Culture > Television
Craig Blankenhorn/FX

The Americans

Television

Issue: "Maximum insecurity," Feb. 23, 2013

If I was flipping channels and stumbled on the premier of FX’s new television show The Americans, I would have stopped watching it within the first three minutes, thanks to a sex scene, a confusing chase scene, and an abysmal lack of anything interesting.

The show—the brainchild of CIA-officer-turned-screenwriter Joe Weisberg—takes place in the early ’80s and tells the story of two KGB sleeper agents living in the United States. Married, with two lovely children, and a large home in Falls Church, Va., Philip and Elizabeth Jennings (Matthew Rhys and Keri Russell) are the average suburban couple.

But when darkness falls so does their charade, and we see them for the KGB agents they really are—very boring ones. They spend most of the show quarreling about whether they should kill the kidnapped KGB defector tied up in the trunk of their car.

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After 15 years of living undercover, Philip has grown fond of the United States—the shopping malls and cowboy boots, its overall brightness (a caricature of freedom?), and his children (who have no idea their parents want to destroy their world). He’s ready to defect and start a new life.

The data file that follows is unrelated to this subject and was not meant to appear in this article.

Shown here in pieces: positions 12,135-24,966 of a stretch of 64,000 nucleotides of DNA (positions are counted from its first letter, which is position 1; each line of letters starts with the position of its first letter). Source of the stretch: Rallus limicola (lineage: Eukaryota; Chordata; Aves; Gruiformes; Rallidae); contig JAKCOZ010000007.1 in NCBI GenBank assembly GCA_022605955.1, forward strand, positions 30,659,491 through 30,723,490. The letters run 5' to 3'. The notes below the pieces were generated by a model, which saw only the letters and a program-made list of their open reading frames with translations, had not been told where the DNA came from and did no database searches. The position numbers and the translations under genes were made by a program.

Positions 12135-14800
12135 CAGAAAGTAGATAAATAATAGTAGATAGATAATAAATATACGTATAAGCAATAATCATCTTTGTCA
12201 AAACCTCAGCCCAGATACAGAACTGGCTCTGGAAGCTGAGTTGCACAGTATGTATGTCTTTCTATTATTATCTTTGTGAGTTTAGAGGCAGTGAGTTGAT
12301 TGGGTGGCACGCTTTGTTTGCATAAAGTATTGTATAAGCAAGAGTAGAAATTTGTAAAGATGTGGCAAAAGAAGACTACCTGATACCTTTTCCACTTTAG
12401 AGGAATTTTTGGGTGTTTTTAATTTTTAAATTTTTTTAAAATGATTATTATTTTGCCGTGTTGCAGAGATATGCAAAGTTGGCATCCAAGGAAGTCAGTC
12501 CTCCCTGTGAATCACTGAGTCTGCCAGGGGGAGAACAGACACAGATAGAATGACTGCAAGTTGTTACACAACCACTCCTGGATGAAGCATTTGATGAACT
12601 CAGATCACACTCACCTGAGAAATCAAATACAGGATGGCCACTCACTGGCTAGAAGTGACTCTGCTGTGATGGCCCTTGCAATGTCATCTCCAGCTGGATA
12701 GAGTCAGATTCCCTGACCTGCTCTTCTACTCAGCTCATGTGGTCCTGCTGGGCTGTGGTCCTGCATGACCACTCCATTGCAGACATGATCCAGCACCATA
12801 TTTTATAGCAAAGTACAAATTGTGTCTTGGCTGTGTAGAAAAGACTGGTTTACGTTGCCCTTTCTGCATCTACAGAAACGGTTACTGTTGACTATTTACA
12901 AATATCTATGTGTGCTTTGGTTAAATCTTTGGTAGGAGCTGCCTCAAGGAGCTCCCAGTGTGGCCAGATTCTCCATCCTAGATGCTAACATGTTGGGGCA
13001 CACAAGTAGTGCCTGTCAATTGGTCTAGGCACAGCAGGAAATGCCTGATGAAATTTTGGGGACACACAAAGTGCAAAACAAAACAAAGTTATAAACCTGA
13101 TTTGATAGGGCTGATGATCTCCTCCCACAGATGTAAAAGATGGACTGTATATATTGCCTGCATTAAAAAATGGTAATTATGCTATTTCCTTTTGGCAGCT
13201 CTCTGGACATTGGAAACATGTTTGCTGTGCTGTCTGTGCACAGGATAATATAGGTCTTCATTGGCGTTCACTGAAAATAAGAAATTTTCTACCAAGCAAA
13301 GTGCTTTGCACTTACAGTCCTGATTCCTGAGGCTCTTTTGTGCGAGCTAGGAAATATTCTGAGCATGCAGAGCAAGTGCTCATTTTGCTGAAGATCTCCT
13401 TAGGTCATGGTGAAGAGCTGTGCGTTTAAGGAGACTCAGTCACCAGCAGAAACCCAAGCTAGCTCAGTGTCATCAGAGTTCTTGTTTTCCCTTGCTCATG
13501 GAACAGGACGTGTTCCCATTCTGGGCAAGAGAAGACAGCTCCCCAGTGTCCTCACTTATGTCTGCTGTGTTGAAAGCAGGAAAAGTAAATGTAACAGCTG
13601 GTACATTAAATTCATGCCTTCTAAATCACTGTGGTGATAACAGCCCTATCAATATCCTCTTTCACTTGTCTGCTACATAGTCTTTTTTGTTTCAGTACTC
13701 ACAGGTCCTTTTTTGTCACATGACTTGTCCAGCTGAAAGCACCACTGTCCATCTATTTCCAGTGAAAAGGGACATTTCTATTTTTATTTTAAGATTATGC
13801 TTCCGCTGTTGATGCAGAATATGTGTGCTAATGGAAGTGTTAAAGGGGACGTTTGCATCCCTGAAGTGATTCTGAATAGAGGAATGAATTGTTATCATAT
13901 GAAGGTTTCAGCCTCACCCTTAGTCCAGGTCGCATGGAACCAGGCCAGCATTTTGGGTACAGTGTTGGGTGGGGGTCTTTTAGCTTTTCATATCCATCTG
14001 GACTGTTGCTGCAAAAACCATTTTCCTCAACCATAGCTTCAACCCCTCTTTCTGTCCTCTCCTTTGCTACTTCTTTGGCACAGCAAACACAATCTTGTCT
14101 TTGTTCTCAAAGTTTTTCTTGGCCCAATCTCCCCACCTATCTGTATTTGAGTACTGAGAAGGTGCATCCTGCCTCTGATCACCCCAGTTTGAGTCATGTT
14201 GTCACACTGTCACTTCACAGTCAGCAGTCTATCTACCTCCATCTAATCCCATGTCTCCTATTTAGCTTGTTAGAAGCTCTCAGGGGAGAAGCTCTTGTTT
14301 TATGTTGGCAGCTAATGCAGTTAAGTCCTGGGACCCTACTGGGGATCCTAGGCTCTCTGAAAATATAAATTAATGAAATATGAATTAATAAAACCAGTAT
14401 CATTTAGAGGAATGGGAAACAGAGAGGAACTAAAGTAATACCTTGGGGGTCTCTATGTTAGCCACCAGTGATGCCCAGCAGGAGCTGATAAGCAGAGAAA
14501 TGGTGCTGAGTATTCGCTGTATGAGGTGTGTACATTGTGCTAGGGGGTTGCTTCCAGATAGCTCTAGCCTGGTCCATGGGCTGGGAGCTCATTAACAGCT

Elizabeth is aghast that he would consider such treason. She loves the Motherland and would “lose everything before betraying her country.” That’s intriguing, since the “Motherland” allowed her to be sexually abused by a senior officer. Oh yes, he’s the one tied up in the trunk. No wonder she wants to kill him.

With such a plot line, it’s hard to believe they needed actors at all. They could have used stick puppets. On second thought, maybe they did. Russell is supposed to be steely and grim. Most of the time she just looks grumpy. Rhys shows more emotional turmoil, but even that is paper-thin, ruining the only chance the show had of accurately portraying the ideological, geopolitical, and very real conflict between tyranny and freedom.

Stephanie Perrault
Stephanie Perrault

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